For MySQL connection I would rather use singleton pattern as you want to use same connection for accessing the database not create another one.

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Classic instantiation of an object is:

$Object=new Class();

PHP has the ability to dynamically create an object from variable name using the following syntax:

$Object=new $name;

where $name contains the name of class one wants to instantiate.

Classic object factoring would look like:

function getInstance($class)
{
  if($class==='Customer')
  {
    $Object=new Customer();
  }
  elseif($class==='Product')
  {
    $Object=new Product();
  }
  return $Object;
}

and if you call getInstance('Product') function this factory will create and return Product object.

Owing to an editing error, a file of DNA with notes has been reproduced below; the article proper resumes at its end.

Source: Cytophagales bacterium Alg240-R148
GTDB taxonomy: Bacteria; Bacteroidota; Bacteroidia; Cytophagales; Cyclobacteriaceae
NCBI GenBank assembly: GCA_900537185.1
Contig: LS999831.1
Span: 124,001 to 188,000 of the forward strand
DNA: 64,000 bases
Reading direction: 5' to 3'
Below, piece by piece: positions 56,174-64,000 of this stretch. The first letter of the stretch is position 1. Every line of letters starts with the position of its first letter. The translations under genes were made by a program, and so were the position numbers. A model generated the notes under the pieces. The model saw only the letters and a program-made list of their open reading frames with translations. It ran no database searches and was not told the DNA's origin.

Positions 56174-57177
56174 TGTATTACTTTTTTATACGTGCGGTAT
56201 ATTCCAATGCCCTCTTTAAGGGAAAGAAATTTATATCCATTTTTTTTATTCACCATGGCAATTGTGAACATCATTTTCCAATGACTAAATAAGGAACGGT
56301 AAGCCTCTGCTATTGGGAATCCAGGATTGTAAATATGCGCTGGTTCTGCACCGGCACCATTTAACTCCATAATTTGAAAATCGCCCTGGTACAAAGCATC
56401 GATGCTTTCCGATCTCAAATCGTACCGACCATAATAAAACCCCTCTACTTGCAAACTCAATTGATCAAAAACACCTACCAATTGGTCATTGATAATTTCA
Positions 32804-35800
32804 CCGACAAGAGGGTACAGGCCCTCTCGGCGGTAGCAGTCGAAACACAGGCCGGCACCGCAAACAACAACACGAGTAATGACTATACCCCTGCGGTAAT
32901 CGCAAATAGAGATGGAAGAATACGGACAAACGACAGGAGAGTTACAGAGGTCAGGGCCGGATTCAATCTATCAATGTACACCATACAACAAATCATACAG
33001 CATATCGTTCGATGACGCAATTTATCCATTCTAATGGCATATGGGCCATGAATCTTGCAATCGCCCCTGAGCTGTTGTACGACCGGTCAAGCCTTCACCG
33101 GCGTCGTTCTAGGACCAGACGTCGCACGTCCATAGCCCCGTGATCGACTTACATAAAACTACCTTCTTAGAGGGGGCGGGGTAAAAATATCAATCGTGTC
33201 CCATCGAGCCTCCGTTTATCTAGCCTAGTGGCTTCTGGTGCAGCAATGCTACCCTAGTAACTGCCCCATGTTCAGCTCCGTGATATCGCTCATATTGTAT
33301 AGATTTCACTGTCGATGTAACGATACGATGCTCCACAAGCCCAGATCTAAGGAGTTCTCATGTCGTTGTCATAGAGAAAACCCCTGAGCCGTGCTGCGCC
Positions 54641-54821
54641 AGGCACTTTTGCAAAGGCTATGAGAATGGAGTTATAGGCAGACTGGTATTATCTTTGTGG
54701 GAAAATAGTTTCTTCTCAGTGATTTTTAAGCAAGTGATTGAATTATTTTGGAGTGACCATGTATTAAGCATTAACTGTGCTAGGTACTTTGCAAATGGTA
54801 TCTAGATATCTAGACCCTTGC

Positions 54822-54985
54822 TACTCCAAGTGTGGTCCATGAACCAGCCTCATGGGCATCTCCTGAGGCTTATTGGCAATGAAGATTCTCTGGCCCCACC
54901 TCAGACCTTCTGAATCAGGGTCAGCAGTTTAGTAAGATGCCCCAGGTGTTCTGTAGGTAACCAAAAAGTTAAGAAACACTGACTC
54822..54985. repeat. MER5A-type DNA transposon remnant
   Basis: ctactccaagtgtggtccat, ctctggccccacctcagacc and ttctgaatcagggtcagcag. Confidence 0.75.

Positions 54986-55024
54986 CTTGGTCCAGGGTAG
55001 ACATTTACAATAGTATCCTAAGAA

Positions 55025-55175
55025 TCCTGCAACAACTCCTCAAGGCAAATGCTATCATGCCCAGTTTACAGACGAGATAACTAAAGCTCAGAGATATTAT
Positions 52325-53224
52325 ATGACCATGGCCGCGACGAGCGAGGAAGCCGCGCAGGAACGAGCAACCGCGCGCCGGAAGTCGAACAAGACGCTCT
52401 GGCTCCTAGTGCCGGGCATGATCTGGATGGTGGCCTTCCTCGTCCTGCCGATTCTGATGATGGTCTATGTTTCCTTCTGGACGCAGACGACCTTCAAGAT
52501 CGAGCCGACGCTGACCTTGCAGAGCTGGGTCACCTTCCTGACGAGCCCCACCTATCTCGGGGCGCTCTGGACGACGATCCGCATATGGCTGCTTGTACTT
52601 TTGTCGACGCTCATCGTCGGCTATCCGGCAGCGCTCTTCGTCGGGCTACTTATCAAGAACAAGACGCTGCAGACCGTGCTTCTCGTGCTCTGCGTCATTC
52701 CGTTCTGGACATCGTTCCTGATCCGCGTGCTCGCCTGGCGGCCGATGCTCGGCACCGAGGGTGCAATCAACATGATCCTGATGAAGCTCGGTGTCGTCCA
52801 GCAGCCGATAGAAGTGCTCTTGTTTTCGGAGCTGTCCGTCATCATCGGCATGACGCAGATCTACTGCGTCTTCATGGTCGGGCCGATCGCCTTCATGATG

There's no need for that any more, one can send 'Product' or 'Custome' as a value of variable for dynamic instantiation:

$name='Product';
$Object=new $name; //this will instantiate new Product()
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In general a "factory" produces something: in the case of Object-Orientated-Programming, a "factory design pattern" produces objects.

It doesn't matter if it's in PHP, C# or any other Object-Orientated language.

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A factory just generates an object or objects.

You may have a factory that builds a MySQL connection.

http://en.wikipedia.org/wiki/Factory_method_pattern

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protected by Shankar Damodaran Feb 10 at 5:29